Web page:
By AMBER LINDAMOOD
February 14, 2018.
I’m sitting in a middle row in my Social Work 506 Research Methods class, feeling like I’m about to throw up, hands sweating, heart racing. My phone rings. As it vibrates on my desk, I stare at it in wonder—not knowing if I should answer it or not, knowing it holds information that will change my summer….and life.
A month prior, I had just started my second quarter of grad school. I was feeling fresh, excited to be taking a different set of classes, and eager for new opportunities. Researching TedTalks for an assignment late one night, I came across an opportunity of a lifetime: a D.C. internship designed specifically for foster youth. This summer-long internship allows foster care alumni the opportunity to write a child welfare policy report that reflects personal experience and best practices. The interns present this report to Members of Congress at the end of the summer. I Googled it to see if it was legit (it was) and found out I had a little over a week to complete all of the required application materials.
I grabbed my backpack, and after what seemed like a LIFETIME, I went outside and answered my phone. I was greeted by a kind voice from a woman in D.C. stating, “This year we had a large number of applicants, and while we were impressed with your application and resume….”
Was my essay not profound? Does this agency really care about the future of kids just like me? Am I not good enough? Smart enough? Why don’t they like me?
“…we’re excited to offer you a spot in this year’s Foster Youth Internship Program.”
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June 20, 2018.
Celebrating my fourth week in D.C., I close my notebook and begin to cry. It’s been a long and emotionally draining week, and though many emotions have been stirred in my heart, I don’t feel alone.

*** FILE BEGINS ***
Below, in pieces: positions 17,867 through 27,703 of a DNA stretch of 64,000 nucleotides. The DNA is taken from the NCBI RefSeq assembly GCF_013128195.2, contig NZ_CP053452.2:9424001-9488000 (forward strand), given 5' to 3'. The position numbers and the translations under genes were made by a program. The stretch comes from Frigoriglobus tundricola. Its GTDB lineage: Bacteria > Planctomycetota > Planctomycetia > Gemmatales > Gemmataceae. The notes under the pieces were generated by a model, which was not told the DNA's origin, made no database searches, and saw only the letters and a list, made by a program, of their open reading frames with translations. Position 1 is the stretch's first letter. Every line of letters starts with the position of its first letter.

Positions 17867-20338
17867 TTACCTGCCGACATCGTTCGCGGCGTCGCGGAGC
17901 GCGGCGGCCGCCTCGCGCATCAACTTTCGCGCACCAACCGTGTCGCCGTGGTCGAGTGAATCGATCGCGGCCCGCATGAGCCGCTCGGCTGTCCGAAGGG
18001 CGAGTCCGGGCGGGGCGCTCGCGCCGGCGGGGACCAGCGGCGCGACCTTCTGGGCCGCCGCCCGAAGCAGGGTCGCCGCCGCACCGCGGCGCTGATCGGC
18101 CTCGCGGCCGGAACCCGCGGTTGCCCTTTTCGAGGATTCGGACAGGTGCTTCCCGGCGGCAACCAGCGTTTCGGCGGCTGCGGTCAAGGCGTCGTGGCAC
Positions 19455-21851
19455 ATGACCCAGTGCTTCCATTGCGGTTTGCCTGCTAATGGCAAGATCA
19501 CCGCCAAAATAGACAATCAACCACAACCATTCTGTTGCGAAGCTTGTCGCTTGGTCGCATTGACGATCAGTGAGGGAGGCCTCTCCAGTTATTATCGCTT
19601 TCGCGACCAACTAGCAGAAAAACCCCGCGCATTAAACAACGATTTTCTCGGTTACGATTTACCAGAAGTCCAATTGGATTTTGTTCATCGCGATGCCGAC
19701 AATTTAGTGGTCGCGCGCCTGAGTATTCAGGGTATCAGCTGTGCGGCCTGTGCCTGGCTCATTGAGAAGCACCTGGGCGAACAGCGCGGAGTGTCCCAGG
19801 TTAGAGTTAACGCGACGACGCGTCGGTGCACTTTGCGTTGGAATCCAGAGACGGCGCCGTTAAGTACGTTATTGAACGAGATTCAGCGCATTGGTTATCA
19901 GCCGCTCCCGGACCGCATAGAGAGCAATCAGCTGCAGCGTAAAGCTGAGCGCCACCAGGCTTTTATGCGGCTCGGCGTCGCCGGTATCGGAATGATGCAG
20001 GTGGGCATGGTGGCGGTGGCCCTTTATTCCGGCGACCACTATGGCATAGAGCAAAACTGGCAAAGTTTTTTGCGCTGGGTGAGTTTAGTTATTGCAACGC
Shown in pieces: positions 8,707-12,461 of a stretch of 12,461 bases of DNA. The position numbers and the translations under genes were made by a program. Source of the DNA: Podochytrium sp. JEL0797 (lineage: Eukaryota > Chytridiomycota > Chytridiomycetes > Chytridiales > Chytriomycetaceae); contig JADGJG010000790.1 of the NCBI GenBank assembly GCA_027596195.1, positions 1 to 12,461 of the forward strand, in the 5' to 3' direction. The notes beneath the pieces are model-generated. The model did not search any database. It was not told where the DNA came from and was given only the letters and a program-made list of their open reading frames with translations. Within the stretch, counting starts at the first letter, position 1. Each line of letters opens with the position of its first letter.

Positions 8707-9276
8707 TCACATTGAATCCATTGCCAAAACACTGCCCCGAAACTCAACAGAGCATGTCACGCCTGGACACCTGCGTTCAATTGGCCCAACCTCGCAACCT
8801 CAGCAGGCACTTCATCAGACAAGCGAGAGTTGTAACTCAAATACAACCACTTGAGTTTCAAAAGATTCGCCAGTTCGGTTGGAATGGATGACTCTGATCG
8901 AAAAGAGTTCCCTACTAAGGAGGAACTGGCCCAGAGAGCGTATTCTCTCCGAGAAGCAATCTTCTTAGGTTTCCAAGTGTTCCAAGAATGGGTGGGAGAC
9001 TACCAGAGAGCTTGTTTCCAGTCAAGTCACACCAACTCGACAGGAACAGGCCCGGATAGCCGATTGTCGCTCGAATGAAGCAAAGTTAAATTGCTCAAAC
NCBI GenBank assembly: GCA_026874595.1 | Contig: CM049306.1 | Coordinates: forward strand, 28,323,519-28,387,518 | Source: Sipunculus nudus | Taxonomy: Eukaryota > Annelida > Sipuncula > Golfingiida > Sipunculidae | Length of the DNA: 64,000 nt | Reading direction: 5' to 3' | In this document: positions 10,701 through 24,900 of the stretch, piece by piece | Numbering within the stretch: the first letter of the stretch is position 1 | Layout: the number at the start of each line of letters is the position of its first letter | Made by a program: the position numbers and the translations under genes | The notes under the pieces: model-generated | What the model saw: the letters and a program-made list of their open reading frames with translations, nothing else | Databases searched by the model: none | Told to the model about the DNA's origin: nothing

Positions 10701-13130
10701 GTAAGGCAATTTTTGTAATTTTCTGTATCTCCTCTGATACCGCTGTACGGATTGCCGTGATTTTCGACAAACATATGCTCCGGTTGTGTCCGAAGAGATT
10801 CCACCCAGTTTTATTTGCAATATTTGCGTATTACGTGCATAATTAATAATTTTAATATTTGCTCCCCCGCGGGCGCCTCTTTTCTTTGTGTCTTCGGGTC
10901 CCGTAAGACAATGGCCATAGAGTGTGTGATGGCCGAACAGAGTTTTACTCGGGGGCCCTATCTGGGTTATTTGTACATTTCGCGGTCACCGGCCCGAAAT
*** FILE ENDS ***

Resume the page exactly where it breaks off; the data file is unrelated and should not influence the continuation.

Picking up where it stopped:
I was removed from my biological family at the age of six due to severe allegations of abuse and neglect. Food insecurity, addiction, and physical and emotional abuse are all parts of my story that brought me into care. Many times my lived experience left me feeling isolated and alone, and I felt that no one understood or truly cared about what I was going through. All I wanted was someone to listen to and invest in me, and for the longest time, I didn’t have that—or feel worthy enough to receive it.
I sit at my desk after finishing a heart-wrenching constituent phone call, and I’m brought back to this space. In the back of my mind, I see myself as a little girl, big brown eyes sparkling, looking to my mother for some sign of visibility and recognition.
As I center myself back into the current moment, I begin to realize my past experiences weren’t all in vain, and that this feeling isn’t truly a phenomenon. The longing to be heard and valued are expressed and felt by folks all over the world, and working in my congressional office has provided me with a tiny glimpse of these experiences all over the country.
How would our world be different if we made listening and validation a normal part of life?
How would this change our families, communities, and government?
As I continue on my policy writing and self-actualization journey, I encourage you to join me by reflecting on your personal life experiences and how you invest into the lives of people around you. What are your passions? How can we use our strengths to better others? When was the last time we set our phones aside, looked someone in the eyes, and just soaked in the moment?
I truly believe that everyone longs to be seen and valued, and all we need to do is listen.